The Candida and Acetaldehyde Connection

Hello to All,

Lately, I’ve been doing some research on candida infection. As I’ve mentioned before, I suspect that candida is one of my more virulent infections. Unfortunately, testing is not reliable and many doctors don’t take it seriously. Most naturopaths understand it and will treat it. But treatment is often inadequate and recurrences are common. And when you do manage to kill it off, the die-off reaction can be miserable.

I came across practitioner and patient websites that tout molybdenum as an effective tool for minimizing candida die-off reactions due to its ability to neutralize acetaldehyde, a toxic by-product of both alcohol and candida. Those of you who read my blog know that I detox poorly. Every time I take a medication that effectively kills one of my infections (even certain enzymes do this) I wind up terribly ill. When I found out my ADH gene (controls alcohol metabolism) was affected, I began to make the connection.

For those of you unfamiliar with the problem, candida albicans is a yeast that is a normal part of our diverse assortment of flora. When diet is poor, or the immune system is compromised, candida can grow to disproportionate levels and cause illness. People who suffer from HIV or diabetes know this problem well, as do those of us with Lyme Disease.

Like other infectious and toxic agents, such as borrelia and molds, candida produces toxins that can remain in the body, even after treatment. According to the article, Xylitol inhibits carcinogenic acetaldehyde production by Candida species, in the International Journal of Cancer, “acetaldehyde is a highly toxic and mutagenic product of alcohol fermentation and metabolism which has been classified as a Class I carcinogen for humans by the International Agency for Research on Cancer of the World Health Organization (WHO). Many Candida species representing oral microbiota have been shown to be capable of marked acetaldehyde production” (Uittamo J., et al. 2011).

This may be the reason why killing off candida is so unpleasant. Antifungals and enzymes dissolve the candida cell wall, releasing its toxins. Acetaldehyde toxicity is effectively a bad hangover. For those of you who have suffered candida die-off, think of the similarities: headache, dizziness, nausea, achiness, fatigue, etc.

Normally, the body converts acetaldehyde into the harmless acetic acid using the enzymes ADH and ALDH. But in people lacking these enzymes, (and other nutrients like glutamine, selenium, niacin, folic acid, B6, B12, and iron), or whose candida levels overwhelm the body’s detox ability, this can be inadequate.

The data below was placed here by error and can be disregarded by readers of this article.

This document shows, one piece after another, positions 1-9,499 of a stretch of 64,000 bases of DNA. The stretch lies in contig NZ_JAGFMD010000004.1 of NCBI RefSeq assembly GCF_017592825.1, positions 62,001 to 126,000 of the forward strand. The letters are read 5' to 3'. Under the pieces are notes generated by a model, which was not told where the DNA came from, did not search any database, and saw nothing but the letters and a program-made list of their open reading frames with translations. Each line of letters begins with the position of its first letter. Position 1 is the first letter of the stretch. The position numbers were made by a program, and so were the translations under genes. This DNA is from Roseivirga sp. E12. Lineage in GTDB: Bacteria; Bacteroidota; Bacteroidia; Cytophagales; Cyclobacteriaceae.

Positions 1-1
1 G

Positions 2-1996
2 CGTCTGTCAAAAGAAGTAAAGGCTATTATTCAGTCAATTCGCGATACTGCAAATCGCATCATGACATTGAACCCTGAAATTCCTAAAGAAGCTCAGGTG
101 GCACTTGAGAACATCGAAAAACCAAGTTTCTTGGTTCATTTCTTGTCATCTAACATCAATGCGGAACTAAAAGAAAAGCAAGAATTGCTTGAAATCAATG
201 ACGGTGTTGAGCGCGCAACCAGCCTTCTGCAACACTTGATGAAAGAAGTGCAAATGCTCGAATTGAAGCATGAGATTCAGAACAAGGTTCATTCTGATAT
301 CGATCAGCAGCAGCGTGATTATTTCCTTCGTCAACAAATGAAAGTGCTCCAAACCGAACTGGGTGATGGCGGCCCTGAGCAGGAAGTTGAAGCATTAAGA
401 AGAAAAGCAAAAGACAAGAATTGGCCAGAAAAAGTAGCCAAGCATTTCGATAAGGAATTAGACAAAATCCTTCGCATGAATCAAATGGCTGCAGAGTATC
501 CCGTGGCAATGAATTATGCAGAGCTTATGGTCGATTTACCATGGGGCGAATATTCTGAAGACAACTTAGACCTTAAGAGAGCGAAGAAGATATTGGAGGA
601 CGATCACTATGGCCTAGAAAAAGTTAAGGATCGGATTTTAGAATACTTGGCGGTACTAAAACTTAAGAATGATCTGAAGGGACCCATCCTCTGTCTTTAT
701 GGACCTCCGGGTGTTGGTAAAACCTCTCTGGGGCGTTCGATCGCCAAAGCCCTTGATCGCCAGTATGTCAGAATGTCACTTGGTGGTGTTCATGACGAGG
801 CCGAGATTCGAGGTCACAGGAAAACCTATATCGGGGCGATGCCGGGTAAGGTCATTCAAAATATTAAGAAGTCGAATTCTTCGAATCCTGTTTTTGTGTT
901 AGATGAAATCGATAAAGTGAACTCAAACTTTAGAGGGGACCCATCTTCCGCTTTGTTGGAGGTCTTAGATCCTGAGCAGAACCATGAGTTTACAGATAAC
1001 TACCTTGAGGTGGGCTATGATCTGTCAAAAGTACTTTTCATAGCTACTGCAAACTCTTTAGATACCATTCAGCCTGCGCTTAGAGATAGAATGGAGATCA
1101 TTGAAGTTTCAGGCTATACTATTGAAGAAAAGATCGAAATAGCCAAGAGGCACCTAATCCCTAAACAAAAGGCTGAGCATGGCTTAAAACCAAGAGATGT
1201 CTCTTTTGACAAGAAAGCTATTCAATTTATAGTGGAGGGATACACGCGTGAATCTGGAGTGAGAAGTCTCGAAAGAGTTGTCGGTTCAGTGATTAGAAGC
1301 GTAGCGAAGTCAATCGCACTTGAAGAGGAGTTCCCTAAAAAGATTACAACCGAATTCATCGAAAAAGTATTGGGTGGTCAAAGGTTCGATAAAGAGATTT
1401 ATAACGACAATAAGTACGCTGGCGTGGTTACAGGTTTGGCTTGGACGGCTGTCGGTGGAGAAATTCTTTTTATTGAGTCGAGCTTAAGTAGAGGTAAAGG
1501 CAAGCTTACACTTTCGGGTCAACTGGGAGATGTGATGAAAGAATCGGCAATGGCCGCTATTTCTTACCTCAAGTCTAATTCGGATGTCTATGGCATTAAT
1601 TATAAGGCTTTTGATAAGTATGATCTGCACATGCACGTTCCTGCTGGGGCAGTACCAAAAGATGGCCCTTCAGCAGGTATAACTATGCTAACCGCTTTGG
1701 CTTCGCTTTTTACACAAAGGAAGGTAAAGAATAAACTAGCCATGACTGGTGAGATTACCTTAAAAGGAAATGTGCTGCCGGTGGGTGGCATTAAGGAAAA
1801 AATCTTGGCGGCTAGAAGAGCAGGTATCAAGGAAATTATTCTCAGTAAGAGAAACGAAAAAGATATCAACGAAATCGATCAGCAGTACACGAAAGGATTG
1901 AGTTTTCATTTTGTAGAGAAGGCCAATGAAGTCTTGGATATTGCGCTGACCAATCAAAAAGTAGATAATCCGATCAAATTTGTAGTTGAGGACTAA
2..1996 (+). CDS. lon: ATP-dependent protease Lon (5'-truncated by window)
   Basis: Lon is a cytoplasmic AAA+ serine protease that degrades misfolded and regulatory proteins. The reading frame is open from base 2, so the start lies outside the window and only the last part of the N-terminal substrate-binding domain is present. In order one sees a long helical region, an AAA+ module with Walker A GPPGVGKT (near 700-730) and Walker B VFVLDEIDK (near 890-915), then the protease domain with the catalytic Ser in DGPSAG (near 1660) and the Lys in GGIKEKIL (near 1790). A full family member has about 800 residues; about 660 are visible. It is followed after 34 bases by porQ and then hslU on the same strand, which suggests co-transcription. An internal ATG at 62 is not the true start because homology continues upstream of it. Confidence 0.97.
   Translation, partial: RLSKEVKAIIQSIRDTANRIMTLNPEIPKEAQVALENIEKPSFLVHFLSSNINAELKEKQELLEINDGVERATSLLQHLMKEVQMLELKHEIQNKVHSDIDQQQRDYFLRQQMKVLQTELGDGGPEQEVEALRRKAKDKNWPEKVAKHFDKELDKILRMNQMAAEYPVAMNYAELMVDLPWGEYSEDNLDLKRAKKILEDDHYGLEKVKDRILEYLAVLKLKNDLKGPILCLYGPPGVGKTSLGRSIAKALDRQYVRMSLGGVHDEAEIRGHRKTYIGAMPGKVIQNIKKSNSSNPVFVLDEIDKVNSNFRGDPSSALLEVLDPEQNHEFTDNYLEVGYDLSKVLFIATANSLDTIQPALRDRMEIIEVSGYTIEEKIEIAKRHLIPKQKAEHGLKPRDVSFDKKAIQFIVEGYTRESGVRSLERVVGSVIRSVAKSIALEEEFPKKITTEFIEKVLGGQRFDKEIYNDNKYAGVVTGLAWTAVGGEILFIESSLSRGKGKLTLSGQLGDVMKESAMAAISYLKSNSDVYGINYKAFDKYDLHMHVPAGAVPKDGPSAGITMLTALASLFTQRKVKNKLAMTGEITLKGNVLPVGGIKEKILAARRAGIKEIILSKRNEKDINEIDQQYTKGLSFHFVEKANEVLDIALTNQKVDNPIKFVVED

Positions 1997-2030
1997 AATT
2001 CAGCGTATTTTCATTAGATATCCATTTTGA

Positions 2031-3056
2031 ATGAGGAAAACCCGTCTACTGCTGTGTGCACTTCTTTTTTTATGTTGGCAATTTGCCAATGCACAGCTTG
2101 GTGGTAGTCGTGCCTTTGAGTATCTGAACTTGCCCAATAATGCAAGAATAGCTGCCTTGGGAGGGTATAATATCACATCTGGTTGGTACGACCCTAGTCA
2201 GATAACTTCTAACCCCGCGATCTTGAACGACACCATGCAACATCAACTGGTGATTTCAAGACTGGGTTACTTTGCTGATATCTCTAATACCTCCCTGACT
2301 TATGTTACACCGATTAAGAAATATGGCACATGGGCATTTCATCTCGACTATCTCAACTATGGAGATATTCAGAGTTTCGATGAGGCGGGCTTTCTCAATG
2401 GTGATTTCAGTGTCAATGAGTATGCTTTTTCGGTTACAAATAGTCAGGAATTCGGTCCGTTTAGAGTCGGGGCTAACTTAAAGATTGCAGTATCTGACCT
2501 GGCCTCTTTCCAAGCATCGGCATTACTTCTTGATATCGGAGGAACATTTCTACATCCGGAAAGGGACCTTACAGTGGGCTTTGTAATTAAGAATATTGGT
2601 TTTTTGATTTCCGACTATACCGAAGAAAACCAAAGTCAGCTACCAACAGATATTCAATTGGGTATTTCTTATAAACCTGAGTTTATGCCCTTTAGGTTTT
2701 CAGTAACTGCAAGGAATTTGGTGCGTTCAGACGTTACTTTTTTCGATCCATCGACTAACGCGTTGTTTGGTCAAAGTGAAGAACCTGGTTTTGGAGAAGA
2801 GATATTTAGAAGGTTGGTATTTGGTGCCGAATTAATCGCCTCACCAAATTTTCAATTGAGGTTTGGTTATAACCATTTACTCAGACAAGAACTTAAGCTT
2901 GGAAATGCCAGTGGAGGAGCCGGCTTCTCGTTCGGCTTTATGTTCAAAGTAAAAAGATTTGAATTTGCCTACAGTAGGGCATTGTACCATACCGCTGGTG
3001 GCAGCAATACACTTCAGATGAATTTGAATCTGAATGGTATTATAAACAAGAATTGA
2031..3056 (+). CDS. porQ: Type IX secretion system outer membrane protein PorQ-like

Molybdenum may be a useful tool in this war because it converts toxic sulfites and aldehydes into harmless substances. Unfortunately, there is scant research on it with regards to candida. A researcher by the name of Dr. Stephen Cooter did a study on molybdenum to discover its usefulness in dealing with candida. Approximately 2/3 of the participants found the mineral to be helpful. For an excerpt from his book, please visit Here is a link to an article in the ever helpful Environmental Illness Resource site: Another nutrient mentioned in the above articles is pantethine (vitamin B5). Pantethine is touted as helpful for those with chemical sensitivities and candida when taken at doses of 600 – 1200 mg per day.

Here’s another interesting fact: aldehydes are best known as synthetic fragrances used by the perfume industry. Candida infection is linked to multiple chemical sensitivity. Fragrances are a major trigger for MCS. I, for one, get an instantaneous headache from many commercial products containing fragrances such as perfume, hairspray, laundry detergent, and household cleaners. Is this a coincidence? I doubt it.

I decided molybdenum was worth trying. I gradually added 750mcg of molybdenum to my daily regimen about 4 weeks ago. I did not notice any side effects. Interestingly, I started feeling very well in July. I’ve actually stopped many of my supplements and take only the bare necessities. My mood is good, food sensitivities are minimal, energy is good, exercise tolerance is up, and my brain feels pretty clear. I’m not sure why I feel so well, I’m just thankful. I’ll wait a while before I draw any conclusions, but perhaps molybdenum is a factor.

–        Laura

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